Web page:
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The Limitations of Using School League Tables to Inform School Choice


  • George Leckie
  • Harvey Goldstein



In England, so-called ‘league tables’ based upon examination results and test scores are published annually, ostensibly to inform parental choice of secondary schools. A crucial limitation of these tables is that the most recent published information is based on the current performance of a cohort of pupils who entered secondary schools several years earlier, whereas for choosing a school it is the future performance of the current cohort that is of interest. We show that there is substantial uncertainty in predicting such future performance and that incorporating this uncertainty leads to a situation where only a handful of schools’ future performances can be separated from both the overall mean and from one another with an acceptable degree of precision. This suggests that school league tables, including value-added ones, have very little to offer as guides to school choice.

Suggested Citation

  • George Leckie & Harvey Goldstein, 2009. "The Limitations of Using School League Tables to Inform School Choice," The Centre for Market and Public Organisation 09/208, Department of Economics, University of Bristol, UK.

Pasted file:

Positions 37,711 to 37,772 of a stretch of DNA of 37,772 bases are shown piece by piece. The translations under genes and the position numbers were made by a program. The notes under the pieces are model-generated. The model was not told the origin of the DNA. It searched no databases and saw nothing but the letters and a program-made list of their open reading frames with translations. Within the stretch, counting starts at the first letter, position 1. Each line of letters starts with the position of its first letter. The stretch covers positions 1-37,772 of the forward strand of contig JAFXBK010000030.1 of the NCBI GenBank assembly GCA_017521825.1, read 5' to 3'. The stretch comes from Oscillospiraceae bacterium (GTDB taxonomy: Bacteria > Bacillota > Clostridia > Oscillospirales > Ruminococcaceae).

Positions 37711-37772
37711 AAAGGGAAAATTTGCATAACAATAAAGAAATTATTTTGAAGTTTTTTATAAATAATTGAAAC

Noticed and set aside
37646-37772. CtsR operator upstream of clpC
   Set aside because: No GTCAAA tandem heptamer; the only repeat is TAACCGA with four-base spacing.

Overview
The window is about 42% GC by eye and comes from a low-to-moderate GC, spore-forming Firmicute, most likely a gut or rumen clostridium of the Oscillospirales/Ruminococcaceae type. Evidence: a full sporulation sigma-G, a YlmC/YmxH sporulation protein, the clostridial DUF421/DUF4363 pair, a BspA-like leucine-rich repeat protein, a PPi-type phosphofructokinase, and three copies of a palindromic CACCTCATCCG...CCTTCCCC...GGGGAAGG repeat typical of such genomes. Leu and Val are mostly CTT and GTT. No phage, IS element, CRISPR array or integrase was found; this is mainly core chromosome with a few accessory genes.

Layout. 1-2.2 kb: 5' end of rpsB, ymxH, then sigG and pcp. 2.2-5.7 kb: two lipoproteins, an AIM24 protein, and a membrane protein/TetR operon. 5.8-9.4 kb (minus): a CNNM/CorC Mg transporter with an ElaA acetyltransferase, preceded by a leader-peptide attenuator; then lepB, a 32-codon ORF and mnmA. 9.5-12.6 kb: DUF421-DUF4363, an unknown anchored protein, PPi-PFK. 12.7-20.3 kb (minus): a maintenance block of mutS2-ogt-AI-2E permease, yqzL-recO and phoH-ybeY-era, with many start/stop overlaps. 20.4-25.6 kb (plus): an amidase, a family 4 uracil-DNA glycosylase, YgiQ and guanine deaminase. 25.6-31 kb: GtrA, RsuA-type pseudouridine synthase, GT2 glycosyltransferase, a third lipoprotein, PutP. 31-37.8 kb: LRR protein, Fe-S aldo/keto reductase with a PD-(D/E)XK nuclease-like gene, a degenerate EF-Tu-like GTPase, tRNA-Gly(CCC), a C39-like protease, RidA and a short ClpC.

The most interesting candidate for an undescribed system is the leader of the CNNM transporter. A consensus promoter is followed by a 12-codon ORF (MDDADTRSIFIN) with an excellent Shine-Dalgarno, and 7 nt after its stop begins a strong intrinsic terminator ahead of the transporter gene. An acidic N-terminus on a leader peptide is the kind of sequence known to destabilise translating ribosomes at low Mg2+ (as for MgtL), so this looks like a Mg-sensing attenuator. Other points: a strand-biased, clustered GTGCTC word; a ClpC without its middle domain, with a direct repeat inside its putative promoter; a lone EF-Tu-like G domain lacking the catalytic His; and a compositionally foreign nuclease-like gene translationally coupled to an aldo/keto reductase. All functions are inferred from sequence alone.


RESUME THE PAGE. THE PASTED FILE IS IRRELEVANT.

• Handle: RePEc:bri:cmpowp:09/208

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    Cited by:

    1. Paolo Paruolo & Michaela Saisana & Andrea Saltelli, 2013. "Ratings and rankings: voodoo or science?," Journal of the Royal Statistical Society Series A, Royal Statistical Society, vol. 176(3), pages 609-634, June.
    2. repec:oxf:wpaper:747 is not listed on IDEAS
    3. Isabella Sulis & Mariano Porcu, 2015. "Assessing Divergences in Mathematics and Reading Achievement in Italian Primary Schools: A Proposal of Adjusted Indicators of School Effectiveness," Social Indicators Research: An International and Interdisciplinary Journal for Quality-of-Life Measurement, Springer, vol. 122(2), pages 607-634, June.
    4. Leonardo Grilli & Carla Rampichini, 2015. "Specification of random effects in multilevel models: a review," Quality & Quantity: International Journal of Methodology, Springer, vol. 49(3), pages 967-976, May.
    5. Tommaso Agasisti & Francesca Ieva & Anna Maria Paganoni, 2017. "Heterogeneity, school-effects and the North/South achievement gap in Italian secondary education: evidence from a three-level mixed model," Statistical Methods & Applications, Springer;Società Italiana di Statistica, vol. 26(1), pages 157-180, March.
    6. Allen, Rebecca & Burgess, Simon, 2013. "Evaluating the provision of school performance information for school choice," Economics of Education Review, Elsevier, vol. 34(C), pages 175-190.
    7. repec:bla:jorssa:v:180:y:2017:i:1:p:315-340 is not listed on IDEAS
    8. Steele, Fiona & Clarke, Paul & Kuha, Jouni, 2018. "Modeling within-household associations in household panel studies," LSE Research Online Documents on Economics 88162, London School of Economics and Political Science, LSE Library.